Mentorship and Mentoring Research is Key for Two SURP Interns


The Summer Undergraduate Research Program (SURP) is a rigorous 10-week internship program funded by the U.S. Department of Education Institute of Education Sciences as part of the Virginia Education Sciences Training (VEST) pre-doctoral fellowship program.

SURP provides undergraduates from underrepresented populations with valuable research and professional development experiences under the guidance of U.Va. Faculty. Interns are mentored by faculty and graduate student researchers while conducting research, attending workshops, taking GRE preparation courses, and presenting at a professional conference.

The Curry School of Education is continuing a Question and Answer series with this cohort’s SURP interns that will be released throughout the summer. This series will highlight the SURP program and the interns’ experiences, interests, and research.

The interns highlighted here are working primarily with Drs. Nancy Deutsch, Winx Lawrence, Joanna Williams, and Valerie Futch at Youth-Nex at the Curry School of Education. The research project entitled “Young Women Leaders Program” examines the processes that contribute to the program’s success in promoting healthy growth in girls and examining longitudinal outcomes for girls five years after program participation.

Virnaliz Jimenez attends the University of North Carolina at Chapel Hill with a major in Psychology and a minor in Hispanic Studies. Her research interests involve child/adolescent psychopathology, intervention programs, poverty, and race.

Virnaliz JimenezQuestion: How has SURP helped you discover new research interests?

Jimenez: I am really interested in intervention programs, especially with adolescent youth. So working at Youth-Nex and with my mentors has helped me understand how interventions are implemented and what variables researchers are looking at. I have also learned what the literature says and how researchers are using that as a guide for their research. I am building new research interests because I see how different faculty and students look at the same research questions and tackle different topics. This project has really helped me build my research interests and see what route I would prefer in the future!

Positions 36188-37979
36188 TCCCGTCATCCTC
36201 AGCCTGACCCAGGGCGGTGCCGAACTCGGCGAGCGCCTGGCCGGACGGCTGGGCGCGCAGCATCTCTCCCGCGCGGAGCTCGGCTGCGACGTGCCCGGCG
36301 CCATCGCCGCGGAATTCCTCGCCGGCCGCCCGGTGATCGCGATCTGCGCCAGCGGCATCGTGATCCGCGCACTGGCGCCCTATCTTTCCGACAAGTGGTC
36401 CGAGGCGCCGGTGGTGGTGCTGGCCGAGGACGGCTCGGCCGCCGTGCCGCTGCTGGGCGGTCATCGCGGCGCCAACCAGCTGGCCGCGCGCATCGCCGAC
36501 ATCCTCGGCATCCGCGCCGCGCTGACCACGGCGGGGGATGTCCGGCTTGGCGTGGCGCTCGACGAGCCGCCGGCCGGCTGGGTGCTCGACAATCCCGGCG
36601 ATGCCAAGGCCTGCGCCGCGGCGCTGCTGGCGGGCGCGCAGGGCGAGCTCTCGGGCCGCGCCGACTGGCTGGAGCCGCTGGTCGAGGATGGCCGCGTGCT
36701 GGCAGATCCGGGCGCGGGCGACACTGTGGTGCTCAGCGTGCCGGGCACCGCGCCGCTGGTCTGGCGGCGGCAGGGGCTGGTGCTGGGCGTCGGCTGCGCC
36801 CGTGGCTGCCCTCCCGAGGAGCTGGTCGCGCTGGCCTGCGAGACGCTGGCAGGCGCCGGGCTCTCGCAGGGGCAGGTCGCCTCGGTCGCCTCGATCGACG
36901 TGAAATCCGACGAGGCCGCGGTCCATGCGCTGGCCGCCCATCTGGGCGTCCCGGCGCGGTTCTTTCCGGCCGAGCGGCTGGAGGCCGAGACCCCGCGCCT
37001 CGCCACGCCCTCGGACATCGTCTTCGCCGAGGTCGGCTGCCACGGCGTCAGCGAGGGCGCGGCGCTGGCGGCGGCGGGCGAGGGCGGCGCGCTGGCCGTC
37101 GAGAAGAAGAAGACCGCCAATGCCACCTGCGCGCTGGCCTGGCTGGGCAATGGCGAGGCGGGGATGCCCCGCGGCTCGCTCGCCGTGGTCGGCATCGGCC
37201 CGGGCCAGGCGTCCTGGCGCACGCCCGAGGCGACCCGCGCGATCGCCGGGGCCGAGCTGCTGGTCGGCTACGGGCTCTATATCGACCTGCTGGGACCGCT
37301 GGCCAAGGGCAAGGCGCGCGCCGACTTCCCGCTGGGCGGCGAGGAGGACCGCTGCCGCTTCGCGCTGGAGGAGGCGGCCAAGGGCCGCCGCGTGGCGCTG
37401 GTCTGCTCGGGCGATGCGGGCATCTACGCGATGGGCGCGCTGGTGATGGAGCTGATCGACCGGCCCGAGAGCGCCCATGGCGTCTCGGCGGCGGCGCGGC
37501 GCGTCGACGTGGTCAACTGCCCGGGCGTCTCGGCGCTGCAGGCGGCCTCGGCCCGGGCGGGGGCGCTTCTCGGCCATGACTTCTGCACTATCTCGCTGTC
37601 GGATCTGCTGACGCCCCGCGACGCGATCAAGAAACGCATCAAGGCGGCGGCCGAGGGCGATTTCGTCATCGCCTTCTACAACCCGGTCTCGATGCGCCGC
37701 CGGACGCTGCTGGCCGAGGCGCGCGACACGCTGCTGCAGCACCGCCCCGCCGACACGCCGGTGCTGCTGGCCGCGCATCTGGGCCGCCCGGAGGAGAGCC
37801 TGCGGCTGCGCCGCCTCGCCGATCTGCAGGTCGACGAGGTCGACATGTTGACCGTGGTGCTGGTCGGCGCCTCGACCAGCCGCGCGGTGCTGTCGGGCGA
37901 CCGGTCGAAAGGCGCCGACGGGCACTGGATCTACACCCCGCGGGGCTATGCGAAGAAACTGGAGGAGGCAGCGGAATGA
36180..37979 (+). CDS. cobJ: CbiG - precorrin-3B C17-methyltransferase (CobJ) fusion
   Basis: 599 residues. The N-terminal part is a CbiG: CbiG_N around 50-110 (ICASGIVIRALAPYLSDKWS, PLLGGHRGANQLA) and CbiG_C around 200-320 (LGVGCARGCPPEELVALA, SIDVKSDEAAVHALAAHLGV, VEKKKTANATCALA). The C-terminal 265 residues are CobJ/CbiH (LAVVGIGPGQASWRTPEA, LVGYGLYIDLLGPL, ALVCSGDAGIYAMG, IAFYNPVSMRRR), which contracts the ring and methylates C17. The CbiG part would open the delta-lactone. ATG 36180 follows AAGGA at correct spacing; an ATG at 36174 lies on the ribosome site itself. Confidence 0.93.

Question: What parts of SURP have been helpful for you?

Jimenez: All the faculty and graduate students we interact with are so helpful and genuinely interested in our development. I’m very comfortable talking with the SURP graduate student coordinator, Justin. Erik, the SURP faculty advisor, is very free about the way he teaches and really good at bringing up conversations and sparking discussions. He is a great resource and everyone is very comfortable talking to him. This is benefiting me in the long run because we talk a lot about things like balancing work and personal lives, and I will definitely take these skills I am learning with me.

Amber Williamson is originally from Aiken, SC and is currently a Psychology major at the College of Charleston. She would like to create a non-profit organization that promotes educational achievement and leadership skills in at-risk youth in an after-school setting.

Amber WilliamsonQuestion: How has it been like working with your mentors?

Williamson: The mentors have been extremely helpful with data analysis and things like that. My graduate student mentor taught me how to do the syntax in cleaning and organizing data. This syntax work has really helped me structure everything within the database. We built like six different data bases, so they have been really helpful with that. I just don’t know what we would have done without them!

Question: How has SURP impacted your future goals?

Williamson: I am researching how relationship quality affects mentees’ program perceptions. I actually want to start a non-profit with mentoring relationships, so this work even impacts how I would design the program. Should I recruit people who are already mentors? Should they go through training? Should they be paired up with somebody in the community who is goal-oriented? I’m learning more about the value of research and what qualities should be in a mentorship program, and I definitely will use this in the future!

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Jimenez and Williamson are the fourth and final group of SURP interns interviewed in the 2015 series; also see Connolly and Denese, Alexander-Brookings and Metelus, and Brown and Lopez-Cancel.
For more information about SURP, please visit our website or email CurrySURP@virginia.edu